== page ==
Wind beneath her wings

Wind beneath her wings

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Wind beneath her wings

Her petite frame belies the strength within. She may not be the legendary Amelia Earhart, but at 64, Radka Máchová, the leader of ‘Flying Bulls’ aerobatic team from the Czech Republic, exudes the joie-de- vivre of a 16-year-old.

She is ready for Bengaluru skies and at the ‘Aero Show 2015’, she will keep spectators on the edge, along with her team of three, with breathtaking manoeuvres. But before that, she shares her joy to be in the skies, to guide three other pilots, as they zoom past together and as close as they can get.

“I always wanted to fly,” she says animatedly. “As a kid, I was flying aircraft models or admiring aircraft in hangars. I loved the sound of aircraft and the smell of oil and fuel. My love for flying only grew with time.” As it goes, she made her first parachute jump when she was 15. “But I wanted more, I wanted to control an aircraft,” she avers.

Those were turbulent times for women. Before the Czech Revolution in 1989, one could study aviation at the military university. But the fact was women were not allowed there. “So I studied air transport operation at the University of Transport instead.” She also obtained a private piloting licence.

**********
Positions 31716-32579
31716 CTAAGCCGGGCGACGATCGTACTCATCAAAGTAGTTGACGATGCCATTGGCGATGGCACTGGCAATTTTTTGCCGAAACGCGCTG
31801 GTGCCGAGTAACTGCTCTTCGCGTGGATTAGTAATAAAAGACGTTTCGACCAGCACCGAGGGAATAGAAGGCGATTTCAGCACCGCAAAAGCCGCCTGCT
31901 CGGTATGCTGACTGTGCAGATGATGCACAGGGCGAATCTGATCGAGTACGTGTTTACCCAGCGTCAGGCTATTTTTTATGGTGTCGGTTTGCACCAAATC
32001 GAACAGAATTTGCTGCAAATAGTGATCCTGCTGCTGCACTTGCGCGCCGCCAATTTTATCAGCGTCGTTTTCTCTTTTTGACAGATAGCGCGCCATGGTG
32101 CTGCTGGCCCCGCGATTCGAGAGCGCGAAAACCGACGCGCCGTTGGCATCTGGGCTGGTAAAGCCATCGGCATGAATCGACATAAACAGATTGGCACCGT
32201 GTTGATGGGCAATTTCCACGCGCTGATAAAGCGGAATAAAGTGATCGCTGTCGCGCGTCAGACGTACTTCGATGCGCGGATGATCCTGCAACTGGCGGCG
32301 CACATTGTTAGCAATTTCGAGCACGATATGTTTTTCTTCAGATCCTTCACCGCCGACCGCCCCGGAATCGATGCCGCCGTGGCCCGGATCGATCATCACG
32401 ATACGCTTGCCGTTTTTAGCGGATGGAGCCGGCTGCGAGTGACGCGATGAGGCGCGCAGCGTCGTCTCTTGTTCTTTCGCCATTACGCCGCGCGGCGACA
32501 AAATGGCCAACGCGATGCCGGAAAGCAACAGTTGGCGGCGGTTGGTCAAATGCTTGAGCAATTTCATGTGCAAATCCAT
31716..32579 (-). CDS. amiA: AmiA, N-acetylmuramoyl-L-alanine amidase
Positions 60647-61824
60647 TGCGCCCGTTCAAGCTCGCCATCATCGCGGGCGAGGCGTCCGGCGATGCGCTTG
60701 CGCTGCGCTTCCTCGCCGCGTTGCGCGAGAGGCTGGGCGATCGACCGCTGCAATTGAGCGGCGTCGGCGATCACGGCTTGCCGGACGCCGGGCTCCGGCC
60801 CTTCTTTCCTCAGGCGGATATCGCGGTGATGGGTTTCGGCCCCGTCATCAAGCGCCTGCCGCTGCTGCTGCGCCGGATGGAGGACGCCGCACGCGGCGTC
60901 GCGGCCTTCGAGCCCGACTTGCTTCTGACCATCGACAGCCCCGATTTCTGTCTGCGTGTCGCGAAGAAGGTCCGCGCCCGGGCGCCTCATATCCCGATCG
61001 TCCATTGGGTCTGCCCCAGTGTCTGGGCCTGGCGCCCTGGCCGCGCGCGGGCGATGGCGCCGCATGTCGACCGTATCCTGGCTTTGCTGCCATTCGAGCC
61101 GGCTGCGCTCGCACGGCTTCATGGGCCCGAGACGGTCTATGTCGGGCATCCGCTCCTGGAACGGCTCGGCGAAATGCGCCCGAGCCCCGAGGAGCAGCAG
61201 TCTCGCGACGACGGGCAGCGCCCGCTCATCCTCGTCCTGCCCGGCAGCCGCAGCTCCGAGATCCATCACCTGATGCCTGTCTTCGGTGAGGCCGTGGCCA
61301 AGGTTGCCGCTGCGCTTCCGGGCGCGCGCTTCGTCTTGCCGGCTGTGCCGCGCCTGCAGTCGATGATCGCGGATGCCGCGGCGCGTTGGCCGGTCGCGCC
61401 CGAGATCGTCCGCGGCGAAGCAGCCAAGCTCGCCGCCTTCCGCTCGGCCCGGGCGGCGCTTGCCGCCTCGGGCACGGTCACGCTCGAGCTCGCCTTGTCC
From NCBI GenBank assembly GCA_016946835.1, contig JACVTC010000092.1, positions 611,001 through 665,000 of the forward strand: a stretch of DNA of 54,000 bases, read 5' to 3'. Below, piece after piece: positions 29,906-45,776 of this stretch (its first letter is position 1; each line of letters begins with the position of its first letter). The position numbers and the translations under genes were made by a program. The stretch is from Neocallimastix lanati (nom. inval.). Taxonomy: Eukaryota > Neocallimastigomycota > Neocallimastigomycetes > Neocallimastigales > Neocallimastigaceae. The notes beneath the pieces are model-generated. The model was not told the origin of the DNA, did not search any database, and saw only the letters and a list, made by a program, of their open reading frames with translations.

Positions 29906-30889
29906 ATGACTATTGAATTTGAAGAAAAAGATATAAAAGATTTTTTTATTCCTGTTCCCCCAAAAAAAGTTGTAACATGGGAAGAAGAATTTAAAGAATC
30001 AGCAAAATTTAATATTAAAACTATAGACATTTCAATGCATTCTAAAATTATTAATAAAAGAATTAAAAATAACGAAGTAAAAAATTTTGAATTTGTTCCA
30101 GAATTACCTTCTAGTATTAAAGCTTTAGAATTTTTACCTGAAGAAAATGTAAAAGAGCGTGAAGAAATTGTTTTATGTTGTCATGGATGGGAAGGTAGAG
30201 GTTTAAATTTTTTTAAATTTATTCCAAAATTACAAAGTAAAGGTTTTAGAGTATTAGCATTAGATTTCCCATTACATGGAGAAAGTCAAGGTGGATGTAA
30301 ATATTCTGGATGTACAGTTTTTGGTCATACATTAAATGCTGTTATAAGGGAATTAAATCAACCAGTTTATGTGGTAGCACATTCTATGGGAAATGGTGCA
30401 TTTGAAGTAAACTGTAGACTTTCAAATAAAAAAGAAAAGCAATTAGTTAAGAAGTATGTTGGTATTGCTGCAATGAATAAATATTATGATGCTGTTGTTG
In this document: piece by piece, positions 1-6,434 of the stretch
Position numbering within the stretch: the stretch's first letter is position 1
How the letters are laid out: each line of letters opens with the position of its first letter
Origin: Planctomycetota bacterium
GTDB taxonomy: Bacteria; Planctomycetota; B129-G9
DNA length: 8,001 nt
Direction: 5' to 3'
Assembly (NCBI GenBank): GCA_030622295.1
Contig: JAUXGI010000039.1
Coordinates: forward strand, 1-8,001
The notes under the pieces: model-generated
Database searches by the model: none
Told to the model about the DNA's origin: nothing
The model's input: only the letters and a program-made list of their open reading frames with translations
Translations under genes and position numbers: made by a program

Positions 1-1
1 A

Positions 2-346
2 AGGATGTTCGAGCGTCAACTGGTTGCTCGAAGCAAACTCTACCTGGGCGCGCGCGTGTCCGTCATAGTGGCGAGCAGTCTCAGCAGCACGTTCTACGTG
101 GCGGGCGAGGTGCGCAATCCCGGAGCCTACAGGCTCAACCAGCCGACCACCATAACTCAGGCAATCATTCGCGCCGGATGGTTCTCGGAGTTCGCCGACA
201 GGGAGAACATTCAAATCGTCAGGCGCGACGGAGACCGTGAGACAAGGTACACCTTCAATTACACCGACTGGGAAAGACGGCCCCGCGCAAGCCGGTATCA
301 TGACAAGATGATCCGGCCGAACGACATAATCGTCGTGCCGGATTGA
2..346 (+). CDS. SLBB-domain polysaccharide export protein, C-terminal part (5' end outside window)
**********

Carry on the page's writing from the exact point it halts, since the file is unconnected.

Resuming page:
She admits that it is not so much the technique of flying that is challenging but the truth that she is a woman. “I started flying in 1971 but it was in 2003 that I started flying on my own. I had my challenges, managing the household, the kids and fly. The men in my family were supportive. But my mother-in-law wanted me to be in the kitchen more often,” she laughs.

With years of aerial expertise, formation aerobatics clearly is her forte. In fact, ‘Flying Bulls’, brought to the City by Red Bulls, are considered one of the world’s leading aerobatic display team. Together with her team mates Jiri Saller (60), Jirí Veprek (53) and Miroslav Krejci (56), she has  logged more than 35,000 flying hours.

She and her team do their stunts on Zlin 50LX, which is a single-engine and single-seater aircraft. The expertise, she says, comes only through flying and the practices are not done on simulators. “The oldest aircraft I have flown is Zlin 126 which is 50 years old. These aircraft are good and great for training.”

She explains the manoeuvres and elaborates on head-down formation. (Incidentally joking ‘it’s good for the back’). “You must look outside, check the weather, the elevation and the wind. For that, your mind should always be alert and fit,” adds Radka, who also takes part in air shows and ferry flying across Europe. “Ferry flying is even more challenging as the weather across Europe varies,” she explains. 

“I’ve been here for the last three shows and I love coming here. But I am here as a working woman and not as a tourist. So I get to meet women at the airforce base, milliary people, policemen and controllers. I am also surprised when I see so many women flying in India and it’s a good thing,” she says.

A mother of two sons, aged 36 and 32, she has indeed hitched her wagon to the stars but likes to be on terra firma sometime. “I want to buy a Volkswagen and drive all across Europe’,” she laughs.  As a parting shot, she adds, “When you have a dream, you have to go behind it. You have to change it to reality. I did and I will fly as long as I can.”

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